Next month I’m taking the plunge: publishing a novel. I’m becoming an indie author. Today I’m a guest on my wonderful writer friend Julie Luek’s blog, A Thought Grows, where I’m talking about the story behind the story—why I wrote this particular book at this particular time. I hope you’ll head over there to read the post. But first…
Here’s an excerpt from Desired to Death, the first book in The Empty Nest Can Be Murder mystery series.
Maggie felt guilty about brushing away Joe’s fears, and more than anything she wanted to drive to Boston’s Logan Airport to track him down—to reassure him his worry was for naught, let him know the visit with Lainey was anticlimactic, that she was just her usual self-centered self. She wanted a chance to tell him about her conversation with Jessie, about how well she was adjusting to college life.
Rush hour was just beginning, and it was messy on I-89 as it converged into I-93 as cars headed to Boston, to Concord, to home. It was still bright and sunny outside, but when she got home to Halfway Bay, it would be dusk. With Joe gone, only Smythe would be home waiting for her. She’d take the old dog on her walk alone, and Maggie felt lonelier just thinking about it. In the old days, when Joe was gone, she and Jessie would have girls’ night, painting their fingernails and toenails and watching girly reality shows: The Bachelorette, Bridezilla, and Jessie’s favorite, Say Yes to the Dress.
Somehow just the thought of sitting on the couch with her daughter made Maggie miss Jessie all the more. It had been tough seeing Lainey living so independently. Then talking to Jessie, so happy on her own, made Maggie happy but also made her realize she was becoming superfluous. She looked at the GPS, still over a hundred lonely miles to go, alone with her thoughts, the tires humming on the pavement. Maggie held back tears as long as she could, but it was no use. One tear followed another until she broke down into full-fledged sobbing.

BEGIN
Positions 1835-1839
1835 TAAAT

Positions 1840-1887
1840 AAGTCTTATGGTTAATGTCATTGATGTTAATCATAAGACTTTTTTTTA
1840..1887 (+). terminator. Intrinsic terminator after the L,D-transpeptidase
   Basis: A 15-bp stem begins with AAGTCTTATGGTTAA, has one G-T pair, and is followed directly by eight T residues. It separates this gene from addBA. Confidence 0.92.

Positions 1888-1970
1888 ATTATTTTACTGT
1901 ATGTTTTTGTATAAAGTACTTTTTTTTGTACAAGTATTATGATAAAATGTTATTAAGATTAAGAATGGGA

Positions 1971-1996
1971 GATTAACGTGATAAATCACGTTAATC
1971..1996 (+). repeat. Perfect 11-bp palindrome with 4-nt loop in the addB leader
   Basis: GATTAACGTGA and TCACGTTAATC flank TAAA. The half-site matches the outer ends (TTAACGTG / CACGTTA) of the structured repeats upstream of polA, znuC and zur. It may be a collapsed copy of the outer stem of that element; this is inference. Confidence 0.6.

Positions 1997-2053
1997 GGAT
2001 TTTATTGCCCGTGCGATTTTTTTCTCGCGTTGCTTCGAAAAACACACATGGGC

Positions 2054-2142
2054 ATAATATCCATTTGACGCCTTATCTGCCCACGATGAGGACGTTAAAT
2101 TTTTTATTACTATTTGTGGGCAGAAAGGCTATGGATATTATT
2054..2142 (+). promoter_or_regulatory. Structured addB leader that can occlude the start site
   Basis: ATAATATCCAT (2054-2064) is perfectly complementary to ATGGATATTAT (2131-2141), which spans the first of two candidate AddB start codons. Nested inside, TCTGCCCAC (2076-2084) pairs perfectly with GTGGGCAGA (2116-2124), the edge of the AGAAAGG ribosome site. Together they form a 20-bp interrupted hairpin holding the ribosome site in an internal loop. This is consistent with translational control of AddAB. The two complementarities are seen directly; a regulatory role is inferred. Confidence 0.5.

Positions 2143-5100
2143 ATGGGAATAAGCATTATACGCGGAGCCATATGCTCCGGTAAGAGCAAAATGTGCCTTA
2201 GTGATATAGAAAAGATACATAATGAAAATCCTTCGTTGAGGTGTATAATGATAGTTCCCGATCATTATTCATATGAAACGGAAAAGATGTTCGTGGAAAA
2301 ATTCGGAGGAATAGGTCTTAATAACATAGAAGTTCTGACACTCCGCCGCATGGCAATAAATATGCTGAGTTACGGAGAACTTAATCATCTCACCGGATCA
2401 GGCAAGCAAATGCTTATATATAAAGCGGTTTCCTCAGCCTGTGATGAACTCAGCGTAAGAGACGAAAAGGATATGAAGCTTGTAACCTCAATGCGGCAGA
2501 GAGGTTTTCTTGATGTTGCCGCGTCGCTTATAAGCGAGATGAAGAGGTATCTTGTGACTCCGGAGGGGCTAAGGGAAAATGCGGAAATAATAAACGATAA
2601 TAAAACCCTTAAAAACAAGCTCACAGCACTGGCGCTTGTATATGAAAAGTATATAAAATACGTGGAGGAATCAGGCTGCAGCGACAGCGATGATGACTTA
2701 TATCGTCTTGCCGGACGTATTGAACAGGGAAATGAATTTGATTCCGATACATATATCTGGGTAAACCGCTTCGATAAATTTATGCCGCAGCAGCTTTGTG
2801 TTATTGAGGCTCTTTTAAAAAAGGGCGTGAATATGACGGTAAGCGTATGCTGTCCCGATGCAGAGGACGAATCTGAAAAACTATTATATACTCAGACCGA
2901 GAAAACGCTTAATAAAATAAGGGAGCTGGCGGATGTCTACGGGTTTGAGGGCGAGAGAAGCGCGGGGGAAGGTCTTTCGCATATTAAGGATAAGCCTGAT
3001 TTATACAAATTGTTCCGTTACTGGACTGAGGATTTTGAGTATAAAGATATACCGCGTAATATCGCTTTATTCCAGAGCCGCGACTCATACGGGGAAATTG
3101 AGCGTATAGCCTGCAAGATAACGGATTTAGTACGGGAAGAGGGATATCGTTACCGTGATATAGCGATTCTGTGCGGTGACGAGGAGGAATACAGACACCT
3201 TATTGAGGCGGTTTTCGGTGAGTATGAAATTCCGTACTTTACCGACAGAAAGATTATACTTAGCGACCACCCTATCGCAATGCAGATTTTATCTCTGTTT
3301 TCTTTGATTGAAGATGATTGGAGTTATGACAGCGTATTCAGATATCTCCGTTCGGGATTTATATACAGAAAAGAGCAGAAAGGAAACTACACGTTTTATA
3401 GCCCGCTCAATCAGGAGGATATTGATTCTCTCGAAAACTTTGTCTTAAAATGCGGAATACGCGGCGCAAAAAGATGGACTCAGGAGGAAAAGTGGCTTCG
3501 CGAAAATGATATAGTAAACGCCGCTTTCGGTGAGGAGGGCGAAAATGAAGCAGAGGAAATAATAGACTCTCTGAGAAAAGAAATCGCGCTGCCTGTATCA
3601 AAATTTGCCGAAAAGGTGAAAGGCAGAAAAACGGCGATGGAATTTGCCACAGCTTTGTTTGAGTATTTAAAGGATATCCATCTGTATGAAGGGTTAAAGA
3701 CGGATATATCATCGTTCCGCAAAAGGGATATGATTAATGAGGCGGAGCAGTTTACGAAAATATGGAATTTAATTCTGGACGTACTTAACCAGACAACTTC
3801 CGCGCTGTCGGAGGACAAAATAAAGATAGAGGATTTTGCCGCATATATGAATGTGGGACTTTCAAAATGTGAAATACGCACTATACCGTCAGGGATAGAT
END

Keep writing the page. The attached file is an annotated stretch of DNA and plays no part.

What am I going to do with the rest of my life? I can’t just wait around until Hank and Jessie come home for a few weeks a year—if they come home at all.
Maggie blew her nose. The empty nest really can be murder, Cara was right about that. After a few miles on I-93, Maggie left the heaviest traffic behind when she exited onto 101 toward coastal New Hampshire. Traffic thinned even more when she hit I-95 north into Maine.
Now that she’d fulfilled Cara’s request, Maggie felt disappointed somehow. Her preoccupation with Cara, with A.J. Traverso, had certainly given her something to think about, to do, to keep her mind occupied and off her empty nest.
I hope you enjoyed this small glimpse of Desired to Death. And I hope you’ll head over to my post on Julie’s blog.